four winds field is awesome. it's crazy how minor league parks have "grown up" since the 80s/90s and that park was one of the late-80s models that showed a low-capacity ballpark could look like you're at something other than a highschool baseball game.
On another topic....I returned to South Bend last night for the 2nd time this season (still haven't tried either the deep-fried mac & cheese sandwich nor "The Porknado", as the drive home is over an hour and that could get ugly), and was pleasantly surprised to find D. Underwood pitching in a rehab start. He looked good -- although, to be fair, these are low-A hitters -- fastball consistently at 94-95 (if the SB scoreboard is to be believed -- several pitches were clocked in the 30s...) and with good location.
he gains nothing, no advantage, no saving of resources, nothing...there is not a cost/benefit tradeoff...him letting the running game go on around him for others to control isn't gaining him an advantage elsewhere. it's putting him at a disadvantage even if it's not cashed in with a run.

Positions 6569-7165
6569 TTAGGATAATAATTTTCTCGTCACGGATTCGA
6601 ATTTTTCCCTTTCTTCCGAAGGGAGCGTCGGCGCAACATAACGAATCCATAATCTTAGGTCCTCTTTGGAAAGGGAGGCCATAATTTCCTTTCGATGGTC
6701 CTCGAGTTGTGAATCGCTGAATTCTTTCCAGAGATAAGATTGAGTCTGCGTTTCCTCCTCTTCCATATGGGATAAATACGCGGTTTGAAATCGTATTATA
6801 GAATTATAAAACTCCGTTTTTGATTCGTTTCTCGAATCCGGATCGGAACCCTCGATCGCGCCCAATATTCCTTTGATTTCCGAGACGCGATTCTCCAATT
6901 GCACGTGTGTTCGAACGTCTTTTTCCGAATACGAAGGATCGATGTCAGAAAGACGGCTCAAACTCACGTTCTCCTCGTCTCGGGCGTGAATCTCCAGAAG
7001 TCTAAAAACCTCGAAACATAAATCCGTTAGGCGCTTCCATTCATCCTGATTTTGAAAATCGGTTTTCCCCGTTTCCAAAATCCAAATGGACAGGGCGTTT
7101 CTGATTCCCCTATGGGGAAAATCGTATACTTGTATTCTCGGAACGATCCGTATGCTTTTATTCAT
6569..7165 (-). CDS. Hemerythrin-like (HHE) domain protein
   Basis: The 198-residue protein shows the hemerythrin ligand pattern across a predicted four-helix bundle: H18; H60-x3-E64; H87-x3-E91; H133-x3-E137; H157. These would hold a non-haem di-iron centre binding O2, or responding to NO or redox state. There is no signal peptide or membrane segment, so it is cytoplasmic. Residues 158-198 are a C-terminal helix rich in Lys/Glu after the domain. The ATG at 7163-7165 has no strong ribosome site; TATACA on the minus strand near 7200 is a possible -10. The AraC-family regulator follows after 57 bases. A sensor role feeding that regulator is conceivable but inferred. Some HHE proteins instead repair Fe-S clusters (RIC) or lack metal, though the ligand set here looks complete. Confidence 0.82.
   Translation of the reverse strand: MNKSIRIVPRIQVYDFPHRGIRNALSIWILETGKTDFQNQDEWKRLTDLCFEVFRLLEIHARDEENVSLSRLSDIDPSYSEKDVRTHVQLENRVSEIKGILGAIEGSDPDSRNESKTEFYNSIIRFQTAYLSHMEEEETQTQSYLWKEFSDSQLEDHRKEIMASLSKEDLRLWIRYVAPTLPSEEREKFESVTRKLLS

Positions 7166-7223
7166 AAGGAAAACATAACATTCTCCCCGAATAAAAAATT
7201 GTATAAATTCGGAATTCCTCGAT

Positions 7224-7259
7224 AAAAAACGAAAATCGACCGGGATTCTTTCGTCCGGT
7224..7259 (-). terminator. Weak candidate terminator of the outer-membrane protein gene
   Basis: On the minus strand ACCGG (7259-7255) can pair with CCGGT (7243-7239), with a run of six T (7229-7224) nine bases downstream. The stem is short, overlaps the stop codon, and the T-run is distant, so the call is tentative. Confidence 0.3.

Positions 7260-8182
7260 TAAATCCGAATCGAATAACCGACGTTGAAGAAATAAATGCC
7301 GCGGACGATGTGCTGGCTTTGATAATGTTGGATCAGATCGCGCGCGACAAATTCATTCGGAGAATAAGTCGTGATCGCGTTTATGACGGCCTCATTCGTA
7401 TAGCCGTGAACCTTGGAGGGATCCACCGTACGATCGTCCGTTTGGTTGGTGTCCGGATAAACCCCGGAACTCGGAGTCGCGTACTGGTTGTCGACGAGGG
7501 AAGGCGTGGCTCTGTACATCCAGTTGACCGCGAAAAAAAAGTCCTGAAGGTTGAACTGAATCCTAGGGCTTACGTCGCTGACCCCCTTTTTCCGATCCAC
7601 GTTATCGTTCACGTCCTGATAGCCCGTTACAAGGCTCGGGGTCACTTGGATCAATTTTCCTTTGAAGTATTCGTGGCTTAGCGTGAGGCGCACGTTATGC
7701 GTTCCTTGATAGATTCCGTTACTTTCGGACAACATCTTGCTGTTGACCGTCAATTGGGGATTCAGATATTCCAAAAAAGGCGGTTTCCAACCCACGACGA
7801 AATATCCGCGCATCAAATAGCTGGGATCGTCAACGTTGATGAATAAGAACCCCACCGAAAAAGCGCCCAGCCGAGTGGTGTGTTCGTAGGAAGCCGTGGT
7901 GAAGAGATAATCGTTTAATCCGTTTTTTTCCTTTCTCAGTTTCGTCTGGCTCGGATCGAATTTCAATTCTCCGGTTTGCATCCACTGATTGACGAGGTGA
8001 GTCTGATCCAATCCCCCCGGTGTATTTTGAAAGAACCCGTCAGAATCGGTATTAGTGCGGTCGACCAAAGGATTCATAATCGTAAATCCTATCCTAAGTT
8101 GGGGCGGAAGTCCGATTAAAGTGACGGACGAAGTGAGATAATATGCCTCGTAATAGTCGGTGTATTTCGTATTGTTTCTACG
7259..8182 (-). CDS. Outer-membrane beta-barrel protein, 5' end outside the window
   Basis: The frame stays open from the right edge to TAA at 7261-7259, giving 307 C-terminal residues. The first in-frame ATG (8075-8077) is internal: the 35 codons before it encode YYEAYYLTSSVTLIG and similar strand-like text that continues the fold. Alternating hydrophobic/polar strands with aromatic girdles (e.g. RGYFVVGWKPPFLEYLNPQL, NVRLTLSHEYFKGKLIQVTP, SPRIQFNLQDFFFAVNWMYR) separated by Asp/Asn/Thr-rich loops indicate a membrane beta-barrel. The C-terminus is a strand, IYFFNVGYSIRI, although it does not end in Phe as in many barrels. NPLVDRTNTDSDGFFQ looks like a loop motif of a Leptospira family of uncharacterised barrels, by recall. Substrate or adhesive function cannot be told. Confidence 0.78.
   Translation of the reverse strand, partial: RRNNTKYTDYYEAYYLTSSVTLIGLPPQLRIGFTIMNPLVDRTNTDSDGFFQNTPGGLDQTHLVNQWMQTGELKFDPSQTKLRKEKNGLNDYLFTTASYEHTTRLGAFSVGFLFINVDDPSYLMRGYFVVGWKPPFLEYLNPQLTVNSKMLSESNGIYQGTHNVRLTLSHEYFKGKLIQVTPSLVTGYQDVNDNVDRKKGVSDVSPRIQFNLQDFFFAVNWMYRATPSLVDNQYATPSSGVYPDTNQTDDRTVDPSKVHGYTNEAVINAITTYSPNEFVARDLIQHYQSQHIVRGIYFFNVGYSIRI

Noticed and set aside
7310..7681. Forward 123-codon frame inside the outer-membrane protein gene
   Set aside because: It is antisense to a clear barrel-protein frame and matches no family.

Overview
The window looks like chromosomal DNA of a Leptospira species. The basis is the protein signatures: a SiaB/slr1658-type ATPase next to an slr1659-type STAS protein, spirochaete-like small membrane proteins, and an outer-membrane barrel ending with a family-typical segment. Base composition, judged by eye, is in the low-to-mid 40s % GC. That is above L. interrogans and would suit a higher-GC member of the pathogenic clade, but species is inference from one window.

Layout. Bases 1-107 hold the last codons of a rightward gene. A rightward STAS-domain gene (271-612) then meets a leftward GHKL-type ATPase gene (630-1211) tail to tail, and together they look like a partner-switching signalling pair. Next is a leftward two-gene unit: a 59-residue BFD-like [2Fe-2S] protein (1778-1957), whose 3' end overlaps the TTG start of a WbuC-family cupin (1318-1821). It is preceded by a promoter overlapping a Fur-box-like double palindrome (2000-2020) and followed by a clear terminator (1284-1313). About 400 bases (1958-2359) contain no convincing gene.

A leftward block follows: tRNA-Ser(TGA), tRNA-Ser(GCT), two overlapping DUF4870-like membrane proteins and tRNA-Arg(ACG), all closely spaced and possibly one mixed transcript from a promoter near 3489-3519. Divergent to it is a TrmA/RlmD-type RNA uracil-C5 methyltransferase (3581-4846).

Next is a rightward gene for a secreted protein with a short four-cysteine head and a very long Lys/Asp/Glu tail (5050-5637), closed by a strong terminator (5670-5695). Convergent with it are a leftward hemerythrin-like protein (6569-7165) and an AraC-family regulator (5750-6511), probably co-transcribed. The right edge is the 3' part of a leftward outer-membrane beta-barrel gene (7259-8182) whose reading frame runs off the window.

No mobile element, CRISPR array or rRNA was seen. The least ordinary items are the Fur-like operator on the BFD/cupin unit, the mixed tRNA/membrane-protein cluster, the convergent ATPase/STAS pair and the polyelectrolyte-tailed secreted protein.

And out of respect for the rest of TCR, I'm done on this. I'm sure I'm not the only one in the other camp, but time to let it go. (Until the next Lester start. I kid.)
He is putting himself at a disadvanage. But how much of one relative to the rest of his game? He's not Justin Germano -- he's inarguably one of the best SPs in baseball, issue or not. It would be more of thing to discuss ad nauseum if it constantly caused him to give up runs and lose games. But it doesn't.
shouting down my points about lester with "well, it didn't hurt" is like saying it doesn't matter if a guy starts out walking 3 guys every inning as long it's followed by a K and a double play.
it's like elevating ERA and wins to a high level while ignoring what it took to get there.
I'm asking how much it has hurt Lester and the Cubs this year. Do you have that answer?